A Problem about Belief

An experience (I hope) everyone has had: you have a strong opinion about a subject. Then you learn more about the subject and realize your initial opinion was hilariously immature. It was the opinion someone who was uninformed. The new knowledge you’ve acquired gives you hints as to how you might have to revise the original opinion. But, more importantly, it has humbled you. You now realize you’re unqualified in this area. Whatever new information you now have, you’ve been given something that supersedes it: the fact of your own limitations. You can take your new knowledge and form a new opinion, sure. But you can also project based on past experience. What would happen if you learned even more about the subject? Isn’t it likely that you’d realize that your new, revised opinion was also silly? It was, after all, still the opinion of someone who was relatively uninformed, even if less uninformed than before.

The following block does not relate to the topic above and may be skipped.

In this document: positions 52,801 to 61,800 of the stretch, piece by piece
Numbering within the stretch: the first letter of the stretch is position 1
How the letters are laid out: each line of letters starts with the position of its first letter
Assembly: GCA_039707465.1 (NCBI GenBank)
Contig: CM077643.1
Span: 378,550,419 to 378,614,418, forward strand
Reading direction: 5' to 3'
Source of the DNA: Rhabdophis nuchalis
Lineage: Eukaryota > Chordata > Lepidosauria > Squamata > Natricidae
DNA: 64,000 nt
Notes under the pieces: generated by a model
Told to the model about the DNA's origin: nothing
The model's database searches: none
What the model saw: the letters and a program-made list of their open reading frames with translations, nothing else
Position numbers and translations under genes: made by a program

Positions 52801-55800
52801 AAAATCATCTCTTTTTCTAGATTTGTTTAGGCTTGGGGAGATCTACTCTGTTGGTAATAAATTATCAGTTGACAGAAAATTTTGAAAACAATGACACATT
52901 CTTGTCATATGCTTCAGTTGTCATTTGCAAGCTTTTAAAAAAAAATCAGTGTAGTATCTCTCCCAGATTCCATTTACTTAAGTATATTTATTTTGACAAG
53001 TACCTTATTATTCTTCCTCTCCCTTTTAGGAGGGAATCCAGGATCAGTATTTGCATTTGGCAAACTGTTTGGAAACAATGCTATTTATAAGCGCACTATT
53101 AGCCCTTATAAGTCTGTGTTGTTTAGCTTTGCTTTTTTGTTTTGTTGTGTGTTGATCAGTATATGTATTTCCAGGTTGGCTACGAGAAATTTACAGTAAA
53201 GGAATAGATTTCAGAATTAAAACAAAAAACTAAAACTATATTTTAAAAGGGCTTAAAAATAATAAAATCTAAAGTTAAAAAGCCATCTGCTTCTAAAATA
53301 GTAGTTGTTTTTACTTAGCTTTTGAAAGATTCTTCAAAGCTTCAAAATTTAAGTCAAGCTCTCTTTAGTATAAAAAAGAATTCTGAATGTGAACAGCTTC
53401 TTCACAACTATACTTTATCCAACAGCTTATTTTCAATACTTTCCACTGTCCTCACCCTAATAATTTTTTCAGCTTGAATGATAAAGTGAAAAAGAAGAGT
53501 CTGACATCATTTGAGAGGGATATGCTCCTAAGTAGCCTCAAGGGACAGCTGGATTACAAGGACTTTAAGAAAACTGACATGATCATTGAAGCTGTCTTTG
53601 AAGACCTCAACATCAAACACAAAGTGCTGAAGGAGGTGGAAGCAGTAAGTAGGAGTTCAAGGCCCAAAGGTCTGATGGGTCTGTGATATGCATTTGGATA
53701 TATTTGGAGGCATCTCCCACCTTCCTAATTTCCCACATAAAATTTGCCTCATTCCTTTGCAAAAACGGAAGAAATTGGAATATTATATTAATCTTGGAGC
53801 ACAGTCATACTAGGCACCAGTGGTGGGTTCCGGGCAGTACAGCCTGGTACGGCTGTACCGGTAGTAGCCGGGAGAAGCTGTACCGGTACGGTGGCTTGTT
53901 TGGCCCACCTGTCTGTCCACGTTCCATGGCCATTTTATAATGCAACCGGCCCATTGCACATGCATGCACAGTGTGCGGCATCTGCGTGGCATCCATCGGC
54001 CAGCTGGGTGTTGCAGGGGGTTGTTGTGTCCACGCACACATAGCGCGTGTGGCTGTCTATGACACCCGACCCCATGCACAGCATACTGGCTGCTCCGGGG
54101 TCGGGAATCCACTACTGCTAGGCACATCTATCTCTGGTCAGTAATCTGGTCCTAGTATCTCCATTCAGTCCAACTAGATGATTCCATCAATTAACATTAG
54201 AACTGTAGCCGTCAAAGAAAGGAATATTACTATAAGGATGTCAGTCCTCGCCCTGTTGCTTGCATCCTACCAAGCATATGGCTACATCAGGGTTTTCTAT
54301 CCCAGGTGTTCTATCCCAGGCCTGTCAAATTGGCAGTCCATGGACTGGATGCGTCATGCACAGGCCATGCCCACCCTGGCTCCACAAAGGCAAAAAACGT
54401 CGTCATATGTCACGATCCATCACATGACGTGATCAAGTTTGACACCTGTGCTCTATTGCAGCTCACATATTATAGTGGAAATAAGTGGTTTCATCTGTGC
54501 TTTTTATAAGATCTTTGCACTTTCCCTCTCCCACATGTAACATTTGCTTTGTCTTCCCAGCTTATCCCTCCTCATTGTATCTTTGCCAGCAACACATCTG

This has happened to me with philosophy. I used to have fairly strong philosophical convictions. The more philosophy I learn, the weaker those convictions become. Not because I’ve necessarily found convincing counterarguments. More so because, the more I learn, the more obvious it is to me how little I actually know. And I don’t even mean knowledge of facts or of particular arguments. It’s broader than that. The more I learn, the more I realize there are entireĀ ways of analyzing issues that I don’t have access to because I haven’t learned enough.

One takeaway from this is: unless you’re a top expert in a field, you should assume that your opinions are wrong (or, if correct, for the most part accidentally so).…

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